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Short Stories by Robert Edison Sandiford — World Rights Available
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Fairfield: the Last Sad Stories of G. Brandon Sisnett
When G. Brandon Sisnett dies at his computer “a mild spring day in March,” he leaves behind two unfinished works in his Montreal home. One, a political tract typical of the kind of rant the reclusive writer was famous for, the other an unexpected box of short fiction none of his publishers was aware existed. At first read a seemingly “random collection of . . . fragments and miscellanea,” it soon becomes clear the stories contain a mystery surrounding the sad death of the Barbadian-born author’s four-year-old daughter, his retreat from society, and the recurring name of “Fairield.” An amazing book, Sandiford’s newest collection is an intimate, insightful look at how we all strive to live with the memory of love and loss.
“This collection offer some lovable characters dealing with grim aspects of existence, beautiful prose, and many moments for reflection on life’s enigmas and complexity.”
– H. Nigel Thomas, Montreal Community Contact, March 2016
"This tightly paced narration and deft use of language is key to the success of a demanding form defined by its brevity. Sandiford celebrates the genre for “the tremendous amount that can be said in a short story … how brilliant the language can be, more so because it’s told in such a concentrated form.” And he displays the ability to take full advantage of these features."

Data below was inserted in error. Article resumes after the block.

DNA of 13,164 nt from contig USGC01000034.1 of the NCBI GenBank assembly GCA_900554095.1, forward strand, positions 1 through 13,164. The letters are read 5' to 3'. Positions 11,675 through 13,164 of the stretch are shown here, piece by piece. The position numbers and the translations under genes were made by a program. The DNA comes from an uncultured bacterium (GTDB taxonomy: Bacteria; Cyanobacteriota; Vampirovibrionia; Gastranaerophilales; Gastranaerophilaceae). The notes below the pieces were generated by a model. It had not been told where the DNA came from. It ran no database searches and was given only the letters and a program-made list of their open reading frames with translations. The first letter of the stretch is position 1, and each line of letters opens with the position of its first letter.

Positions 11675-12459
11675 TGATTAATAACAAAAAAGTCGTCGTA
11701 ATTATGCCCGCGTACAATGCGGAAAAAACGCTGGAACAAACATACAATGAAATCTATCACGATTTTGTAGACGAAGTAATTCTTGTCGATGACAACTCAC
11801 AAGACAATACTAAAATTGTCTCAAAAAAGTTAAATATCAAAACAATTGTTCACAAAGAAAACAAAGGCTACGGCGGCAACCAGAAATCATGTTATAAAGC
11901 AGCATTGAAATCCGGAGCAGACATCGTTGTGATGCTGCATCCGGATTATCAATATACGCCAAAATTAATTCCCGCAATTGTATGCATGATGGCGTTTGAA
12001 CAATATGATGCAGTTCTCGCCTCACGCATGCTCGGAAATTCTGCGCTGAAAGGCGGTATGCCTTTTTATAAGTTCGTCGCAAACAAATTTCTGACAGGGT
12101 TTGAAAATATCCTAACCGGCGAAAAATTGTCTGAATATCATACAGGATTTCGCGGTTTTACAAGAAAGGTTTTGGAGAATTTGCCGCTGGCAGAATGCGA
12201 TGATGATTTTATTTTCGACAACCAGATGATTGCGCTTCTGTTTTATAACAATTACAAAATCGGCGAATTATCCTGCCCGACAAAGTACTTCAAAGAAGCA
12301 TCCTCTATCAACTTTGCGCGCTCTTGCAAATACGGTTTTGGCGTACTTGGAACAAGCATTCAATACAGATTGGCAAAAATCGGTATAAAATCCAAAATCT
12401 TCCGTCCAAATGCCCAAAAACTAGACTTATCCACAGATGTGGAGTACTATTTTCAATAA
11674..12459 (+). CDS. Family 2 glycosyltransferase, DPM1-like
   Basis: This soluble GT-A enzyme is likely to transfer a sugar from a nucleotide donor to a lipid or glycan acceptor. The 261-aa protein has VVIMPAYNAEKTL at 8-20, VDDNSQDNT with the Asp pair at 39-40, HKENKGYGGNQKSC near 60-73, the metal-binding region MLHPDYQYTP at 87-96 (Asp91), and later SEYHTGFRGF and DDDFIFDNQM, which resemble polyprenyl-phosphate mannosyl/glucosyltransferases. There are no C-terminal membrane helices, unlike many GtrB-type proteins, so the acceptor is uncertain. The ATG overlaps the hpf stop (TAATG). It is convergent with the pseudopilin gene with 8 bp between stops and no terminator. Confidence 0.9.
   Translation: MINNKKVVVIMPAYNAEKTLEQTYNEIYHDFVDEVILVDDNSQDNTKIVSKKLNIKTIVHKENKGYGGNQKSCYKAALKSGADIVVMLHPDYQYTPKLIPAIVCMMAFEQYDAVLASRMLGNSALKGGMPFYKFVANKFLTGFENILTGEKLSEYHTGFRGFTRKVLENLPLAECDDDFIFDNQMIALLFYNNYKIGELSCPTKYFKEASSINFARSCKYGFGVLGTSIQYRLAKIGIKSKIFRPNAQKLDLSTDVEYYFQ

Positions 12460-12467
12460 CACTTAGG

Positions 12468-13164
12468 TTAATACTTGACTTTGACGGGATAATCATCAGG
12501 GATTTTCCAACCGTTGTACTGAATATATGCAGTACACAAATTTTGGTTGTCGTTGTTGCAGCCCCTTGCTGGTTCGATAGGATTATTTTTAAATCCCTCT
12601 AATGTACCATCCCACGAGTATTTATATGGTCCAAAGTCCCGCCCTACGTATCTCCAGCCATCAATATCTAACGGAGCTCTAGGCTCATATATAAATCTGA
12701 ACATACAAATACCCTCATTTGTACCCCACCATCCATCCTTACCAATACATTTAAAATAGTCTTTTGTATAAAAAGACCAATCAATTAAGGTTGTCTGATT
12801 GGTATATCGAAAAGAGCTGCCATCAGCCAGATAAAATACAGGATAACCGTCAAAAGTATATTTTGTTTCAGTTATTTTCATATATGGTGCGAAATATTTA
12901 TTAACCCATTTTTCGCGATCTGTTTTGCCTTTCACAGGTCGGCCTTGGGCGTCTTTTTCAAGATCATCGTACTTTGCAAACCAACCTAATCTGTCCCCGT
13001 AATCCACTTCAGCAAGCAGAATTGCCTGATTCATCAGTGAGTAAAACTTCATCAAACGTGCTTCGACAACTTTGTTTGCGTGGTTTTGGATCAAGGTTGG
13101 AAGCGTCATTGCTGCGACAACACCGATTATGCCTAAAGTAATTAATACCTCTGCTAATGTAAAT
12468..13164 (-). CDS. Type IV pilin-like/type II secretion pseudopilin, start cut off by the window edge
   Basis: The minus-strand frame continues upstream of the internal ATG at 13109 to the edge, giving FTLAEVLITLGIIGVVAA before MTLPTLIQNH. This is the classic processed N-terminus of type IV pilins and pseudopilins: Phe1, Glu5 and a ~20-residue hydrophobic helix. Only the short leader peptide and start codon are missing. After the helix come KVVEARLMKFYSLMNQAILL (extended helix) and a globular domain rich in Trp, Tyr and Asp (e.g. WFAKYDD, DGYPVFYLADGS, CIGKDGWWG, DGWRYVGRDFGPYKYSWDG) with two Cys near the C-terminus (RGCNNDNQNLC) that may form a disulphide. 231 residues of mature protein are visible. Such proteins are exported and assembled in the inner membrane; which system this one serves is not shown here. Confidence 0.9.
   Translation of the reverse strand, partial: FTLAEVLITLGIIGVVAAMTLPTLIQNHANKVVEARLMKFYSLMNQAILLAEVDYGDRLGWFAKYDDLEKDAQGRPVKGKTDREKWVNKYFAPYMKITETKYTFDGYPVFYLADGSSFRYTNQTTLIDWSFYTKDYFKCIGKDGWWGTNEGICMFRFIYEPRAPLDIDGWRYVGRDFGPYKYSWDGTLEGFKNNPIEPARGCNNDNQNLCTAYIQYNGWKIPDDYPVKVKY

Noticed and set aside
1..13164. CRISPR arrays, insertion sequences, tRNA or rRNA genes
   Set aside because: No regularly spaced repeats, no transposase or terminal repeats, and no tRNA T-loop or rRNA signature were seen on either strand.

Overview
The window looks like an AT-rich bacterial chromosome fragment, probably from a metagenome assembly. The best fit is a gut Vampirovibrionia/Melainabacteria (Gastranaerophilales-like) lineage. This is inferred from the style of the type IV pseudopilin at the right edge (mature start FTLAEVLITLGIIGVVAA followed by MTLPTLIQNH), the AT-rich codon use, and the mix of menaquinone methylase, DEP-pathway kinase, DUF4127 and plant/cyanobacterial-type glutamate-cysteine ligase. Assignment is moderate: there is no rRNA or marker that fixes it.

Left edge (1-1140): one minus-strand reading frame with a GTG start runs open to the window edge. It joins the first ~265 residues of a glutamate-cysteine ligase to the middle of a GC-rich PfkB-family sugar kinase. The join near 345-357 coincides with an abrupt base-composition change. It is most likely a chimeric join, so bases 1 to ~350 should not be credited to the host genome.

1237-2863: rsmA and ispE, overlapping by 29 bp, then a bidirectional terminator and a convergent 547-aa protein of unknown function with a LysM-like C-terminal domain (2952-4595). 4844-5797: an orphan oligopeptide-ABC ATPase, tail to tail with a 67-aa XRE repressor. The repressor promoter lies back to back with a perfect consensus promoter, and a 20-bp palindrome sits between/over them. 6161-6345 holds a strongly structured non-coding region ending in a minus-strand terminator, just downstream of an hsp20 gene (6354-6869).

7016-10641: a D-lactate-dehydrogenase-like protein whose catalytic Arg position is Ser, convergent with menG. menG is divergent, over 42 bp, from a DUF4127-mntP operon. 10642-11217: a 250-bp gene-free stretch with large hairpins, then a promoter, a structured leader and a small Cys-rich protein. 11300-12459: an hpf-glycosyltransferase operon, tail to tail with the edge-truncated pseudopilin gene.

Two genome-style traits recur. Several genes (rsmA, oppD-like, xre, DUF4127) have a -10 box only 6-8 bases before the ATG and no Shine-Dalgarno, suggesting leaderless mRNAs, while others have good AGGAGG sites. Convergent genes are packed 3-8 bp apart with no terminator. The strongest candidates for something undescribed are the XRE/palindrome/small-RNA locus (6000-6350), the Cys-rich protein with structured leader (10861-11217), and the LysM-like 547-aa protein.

–The Montreal Review of Books 2016
Read Full Review at:http://mtlreviewofbooks.ca/v4/reviews/fairfield/
Jeffrey Mackie, host of CKUT’s Literary Report on the Tuesday Morning After, talks with Robert Sandiford about his new short story collection, Fairfield: The Last Sad Stories of G. Brandon Sisnett...
Interview with Linda Deane, Caribbean Broadcasting Corporation
“...we see stories of mass killings that lead to stories of political unrest. We see the name Michael used as inspiration in one story then used to propel us into a story entitled “Michel” about a young boy subjected to bullying and prejudice. We see a story about a man’s unexpected suicide precede the story of an abused child’s suicide. Fairfield makes us dive further into the stories no matter how much we like to stay on the sidelines. It implores us to piece together the fragments of memory and their dichotomies as well—of home and elsewhere, suicide and natural death, heterosexual and homosexual relationships.”
– Racquel Griffith, artsetcbarbados.com
Interview with 2017 QWF fiction mentor Robert Edison Sandiford and mentee Pamela Hensley in the May edition of QWF Writes:
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Author Robert Edison Sandiford
Robert Edison Sandiford is a founding editor of ArtsEtc: The Premier Cultural Guide to Barbados (artsetcbarbados.com) and has worked as a journalist, book publisher, video producer with Warm Water Productions, and teacher. He has won awards for both his writing and editing, including Barbados’ Governor General's Award of Excellence in Literary Arts and the Harold Hoyte Award, and been shortlisted for the Frank Collymore Literary Award. He still divides his time between Canada and Barbados.
Fairfield, Robert Edison Sandiford, 160 pp., 5.5 x 8.5, Short Stories, November 2015.